My Dad and Me, Wabush Lake, 1959
I finally got down to watch A Single Man again, this time on DVD at home. Why I didn't buy the Blue Ray I don't know.
Anyway, I watched with my husband fully aware this wasn't his type of movie. (When I tried to get him to watch Brideshead Revisited once, he ran out of the room saying This is too gay for me.) He made me watch Hot Tub Time Machine last week, a movie that is on the opposite end of the scale to A Single Man.
Anyway, I wanted to see if my ideas about he movie would change at all. But they didn't. I still found it pretty and meticulously crafted, but a bit over produced, too precious. (The friend I just visited in Halifax loved the movie by the way and she's not that much of a Colin Firth fan.)I still found Julianne Moore's performance a bit weird; indeed she reminded me at one point of Edwina on Abfab. The accent, I think and all the cigarettes and 'darlings' flying about.
And I still think Colin Firth has had performances equal to this, although I have to concede this role gave him more room to manoever. And he cries very well, for a 'repressed guy. :)
And I still think all the women in the film were too stylized, unrealistic, props or anima. Decoration. Not fleshed out, by design, if you will. Literally and figuratively.
And I still found the old man, young man thing icky, although I can see it was handled with dignity - and kid gloves. You see George is a very dignified man, as most of Colin Firth's characters are or should I say, as are Colin Firth's most famous characters.
I gained an admiration for the pacing, which is pitch perfect, though.
Anyway, George reminded me more than ever of my father, so the director, Tom Ford, certainly captured the sixties. Indeed, the style of the movie was reminiscent of some 60's movies, not the gritty realistic ones with Albert Finney, but those ones like The Romantic Englishwoman with Glenda Jackson and all those mirrors. (They never play that one on Turner Classics.) Or The Go-Between, a movie I love.)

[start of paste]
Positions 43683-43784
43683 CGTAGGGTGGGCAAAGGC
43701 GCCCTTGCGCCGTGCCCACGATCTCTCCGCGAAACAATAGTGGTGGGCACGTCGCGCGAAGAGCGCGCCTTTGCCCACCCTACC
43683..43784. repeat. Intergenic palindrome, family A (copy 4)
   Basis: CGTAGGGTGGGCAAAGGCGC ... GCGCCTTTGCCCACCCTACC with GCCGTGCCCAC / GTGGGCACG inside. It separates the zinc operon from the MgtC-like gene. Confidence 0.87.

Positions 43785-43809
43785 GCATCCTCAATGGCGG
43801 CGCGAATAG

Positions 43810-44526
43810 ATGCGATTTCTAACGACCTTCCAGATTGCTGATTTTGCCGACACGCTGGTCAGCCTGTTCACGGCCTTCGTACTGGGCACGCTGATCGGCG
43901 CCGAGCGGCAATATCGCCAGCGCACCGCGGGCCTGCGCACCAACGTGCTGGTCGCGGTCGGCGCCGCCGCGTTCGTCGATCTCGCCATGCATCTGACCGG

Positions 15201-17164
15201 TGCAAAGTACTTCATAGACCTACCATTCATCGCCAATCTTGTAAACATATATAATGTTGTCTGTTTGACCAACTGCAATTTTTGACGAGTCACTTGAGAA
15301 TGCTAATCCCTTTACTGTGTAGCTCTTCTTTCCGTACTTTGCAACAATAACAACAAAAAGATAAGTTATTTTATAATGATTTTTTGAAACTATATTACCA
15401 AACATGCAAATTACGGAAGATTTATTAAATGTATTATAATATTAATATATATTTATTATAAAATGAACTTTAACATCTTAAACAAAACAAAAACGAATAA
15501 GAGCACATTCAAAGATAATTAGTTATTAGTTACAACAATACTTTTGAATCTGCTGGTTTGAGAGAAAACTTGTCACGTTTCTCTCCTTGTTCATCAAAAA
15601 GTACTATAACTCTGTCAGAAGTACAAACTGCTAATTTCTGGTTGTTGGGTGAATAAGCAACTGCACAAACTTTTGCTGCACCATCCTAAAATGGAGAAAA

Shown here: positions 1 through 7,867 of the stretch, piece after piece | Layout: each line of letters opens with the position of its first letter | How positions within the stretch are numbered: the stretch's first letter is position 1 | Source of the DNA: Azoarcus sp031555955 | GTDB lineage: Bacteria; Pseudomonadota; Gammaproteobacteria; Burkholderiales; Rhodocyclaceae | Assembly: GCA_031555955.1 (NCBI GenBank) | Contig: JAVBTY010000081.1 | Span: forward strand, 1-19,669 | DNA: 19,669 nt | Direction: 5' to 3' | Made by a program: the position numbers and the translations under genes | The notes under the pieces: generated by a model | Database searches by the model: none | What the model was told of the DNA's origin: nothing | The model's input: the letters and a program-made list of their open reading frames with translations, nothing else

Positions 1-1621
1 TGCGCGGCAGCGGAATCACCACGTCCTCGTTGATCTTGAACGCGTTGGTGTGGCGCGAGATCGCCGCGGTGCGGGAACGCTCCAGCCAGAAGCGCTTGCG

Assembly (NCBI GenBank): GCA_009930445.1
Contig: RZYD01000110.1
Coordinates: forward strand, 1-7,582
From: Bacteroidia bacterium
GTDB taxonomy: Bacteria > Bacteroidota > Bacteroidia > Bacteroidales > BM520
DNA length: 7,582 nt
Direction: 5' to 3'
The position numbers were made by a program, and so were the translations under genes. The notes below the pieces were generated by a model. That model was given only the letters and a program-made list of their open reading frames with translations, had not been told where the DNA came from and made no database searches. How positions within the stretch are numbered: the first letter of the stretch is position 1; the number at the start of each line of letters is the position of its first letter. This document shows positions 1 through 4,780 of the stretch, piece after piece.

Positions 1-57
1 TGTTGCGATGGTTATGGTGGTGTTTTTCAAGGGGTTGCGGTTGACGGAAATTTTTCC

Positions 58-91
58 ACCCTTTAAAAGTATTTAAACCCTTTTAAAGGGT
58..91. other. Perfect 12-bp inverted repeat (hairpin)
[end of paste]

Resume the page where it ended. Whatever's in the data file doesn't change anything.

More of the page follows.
Firth's character, George, mentions he came to the US in 1938. (There's something cockeyed about the time line in the movie.) My father, likes so many Britishers, came after the war. And unlike George, he lost his British accent immediately.
My final word: the movie would have been nothing without Firth and yet, if they had cast an unknown, they might have been able to make it a groundbreaking movie, gritty and get down dirty, at points, instead of dancing around everything. (The short beach scene reminded me of a sketch from Extras, which means it was a tad cliche.)
Anyway, I asked my husband if all the homoeroticism in the movie freaked him out. (I mean, he couldn't stand the sight of Charles Ryder and Lord Sebastian Flyte eating a picnic under a tree.)
He replied, "What are you talking about?"
I answered, "All the male nudity and cameras panning over the bodies like they usually do over women's bodies in the movies."
"I didn't notice, " he replied. "I felt sorry for the guy. I guess it's a love story.
And so it is, except the dvd of A Single Man has no picture of the love interest Matthew Goode. Just the shots of Moore and Colin.
The marketers know who Colin Firth's fans are. Women like me.
One other thing that bothered me about A Single Man was the fact the two men lived in the burbs in the 60's. How did that happen?
I lived in the burbs. I recall one evening my Dad coming home late (I was in bed, at least I remember I was) and he told my mother how the next door neighbour, who had given him a drive into the city that day, had 'made a pass' at him. I sort of knew what that meant.
The next door neighbour was married, of course. I also recall his wife used to wash her bedsheets every day. My mother remarked upon it.
My husband, amazingly, did not fall asleep during the film. I kept a close eye on him.
How can I relate this to Flo in the City, my novel about a girl coming of age in the 1910 era? I can't. No mention of homosexuality in the letters, needless to say. Although it was there, no doubt. There is mention of a boy committing suicide in the town of Richmond. And Edith says, "He was always a strange boy."
Hmm. And there are the Boston men, Chester, who is not inclined to marry, which bothers his mom, who needs help around the house and Dr. Henry Watters, a cousin who appears to be the best kind of man, thoughtful and responsible, and who has a successful practice, but who never marries and dies in 1937.
I can relate this blog to Looking For Mrs. Peel, my play about my British Grandmother, www.tighsolas.ca/page.745.html
because it partly takes place in 1967. In it, I invoke all those Expo 67 hostesses and Yardley The London Look. And the sizzling political situation. And this play is all about women, so the men literally have no voice. Including, well, especially, my father.